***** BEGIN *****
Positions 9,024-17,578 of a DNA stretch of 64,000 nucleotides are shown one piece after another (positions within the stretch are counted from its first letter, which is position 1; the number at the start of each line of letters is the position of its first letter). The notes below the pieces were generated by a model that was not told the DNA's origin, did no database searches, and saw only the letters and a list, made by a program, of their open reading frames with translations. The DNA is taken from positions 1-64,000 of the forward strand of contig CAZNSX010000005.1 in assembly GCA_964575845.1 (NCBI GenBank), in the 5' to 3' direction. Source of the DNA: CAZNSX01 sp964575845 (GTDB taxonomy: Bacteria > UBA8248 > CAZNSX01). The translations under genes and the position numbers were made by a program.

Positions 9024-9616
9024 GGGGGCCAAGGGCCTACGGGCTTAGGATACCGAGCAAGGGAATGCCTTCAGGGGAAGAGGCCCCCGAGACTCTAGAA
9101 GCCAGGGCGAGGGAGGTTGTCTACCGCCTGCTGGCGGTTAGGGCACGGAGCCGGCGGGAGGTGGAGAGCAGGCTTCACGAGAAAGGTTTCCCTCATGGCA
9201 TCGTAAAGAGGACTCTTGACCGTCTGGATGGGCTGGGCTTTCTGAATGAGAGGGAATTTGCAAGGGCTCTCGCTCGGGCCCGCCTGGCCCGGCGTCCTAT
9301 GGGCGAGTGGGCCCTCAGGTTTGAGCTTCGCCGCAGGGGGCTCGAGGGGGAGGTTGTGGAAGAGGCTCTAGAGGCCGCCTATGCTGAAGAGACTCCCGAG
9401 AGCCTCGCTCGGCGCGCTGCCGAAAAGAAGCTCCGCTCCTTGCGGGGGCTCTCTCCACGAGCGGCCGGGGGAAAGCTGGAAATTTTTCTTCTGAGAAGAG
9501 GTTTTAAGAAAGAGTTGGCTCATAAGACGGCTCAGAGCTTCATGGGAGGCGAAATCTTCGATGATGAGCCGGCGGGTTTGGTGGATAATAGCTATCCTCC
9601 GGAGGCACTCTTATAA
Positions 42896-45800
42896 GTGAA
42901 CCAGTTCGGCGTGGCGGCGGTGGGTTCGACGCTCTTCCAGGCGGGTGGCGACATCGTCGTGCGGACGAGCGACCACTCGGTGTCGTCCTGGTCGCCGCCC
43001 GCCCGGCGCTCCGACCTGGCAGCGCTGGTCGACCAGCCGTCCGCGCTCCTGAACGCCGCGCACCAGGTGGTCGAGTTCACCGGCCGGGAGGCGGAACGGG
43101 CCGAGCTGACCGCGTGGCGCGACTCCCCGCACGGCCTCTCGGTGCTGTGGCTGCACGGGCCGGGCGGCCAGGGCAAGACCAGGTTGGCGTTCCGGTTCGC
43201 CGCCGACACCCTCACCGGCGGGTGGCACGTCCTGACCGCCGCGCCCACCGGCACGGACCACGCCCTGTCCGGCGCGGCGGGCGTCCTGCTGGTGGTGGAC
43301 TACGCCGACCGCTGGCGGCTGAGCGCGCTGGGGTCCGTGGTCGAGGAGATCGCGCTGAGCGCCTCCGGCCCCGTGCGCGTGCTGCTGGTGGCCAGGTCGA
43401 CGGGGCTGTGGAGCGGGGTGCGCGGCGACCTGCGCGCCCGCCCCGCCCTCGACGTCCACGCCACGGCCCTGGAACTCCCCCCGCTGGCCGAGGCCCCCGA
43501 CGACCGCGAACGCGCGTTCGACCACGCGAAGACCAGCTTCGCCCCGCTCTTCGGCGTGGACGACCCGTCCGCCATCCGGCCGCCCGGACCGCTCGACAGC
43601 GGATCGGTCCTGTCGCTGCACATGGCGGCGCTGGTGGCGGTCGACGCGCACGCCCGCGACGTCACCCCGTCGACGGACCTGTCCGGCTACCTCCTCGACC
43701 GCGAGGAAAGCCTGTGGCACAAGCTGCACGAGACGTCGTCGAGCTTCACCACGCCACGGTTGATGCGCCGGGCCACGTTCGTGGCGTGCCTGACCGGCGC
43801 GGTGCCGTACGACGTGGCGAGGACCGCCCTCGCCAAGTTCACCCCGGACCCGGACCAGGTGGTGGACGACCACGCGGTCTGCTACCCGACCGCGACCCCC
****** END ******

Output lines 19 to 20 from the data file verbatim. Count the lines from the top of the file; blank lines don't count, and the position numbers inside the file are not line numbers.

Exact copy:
43601 GGATCGGTCCTGTCGCTGCACATGGCGGCGCTGGTGGCGGTCGACGCGCACGCCCGCGACGTCACCCCGTCGACGGACCTGTCCGGCTACCTCCTCGACC
43701 GCGAGGAAAGCCTGTGGCACAAGCTGCACGAGACGTCGTCGAGCTTCACCACGCCACGGTTGATGCGCCGGGCCACGTTCGTGGCGTGCCTGACCGGCGC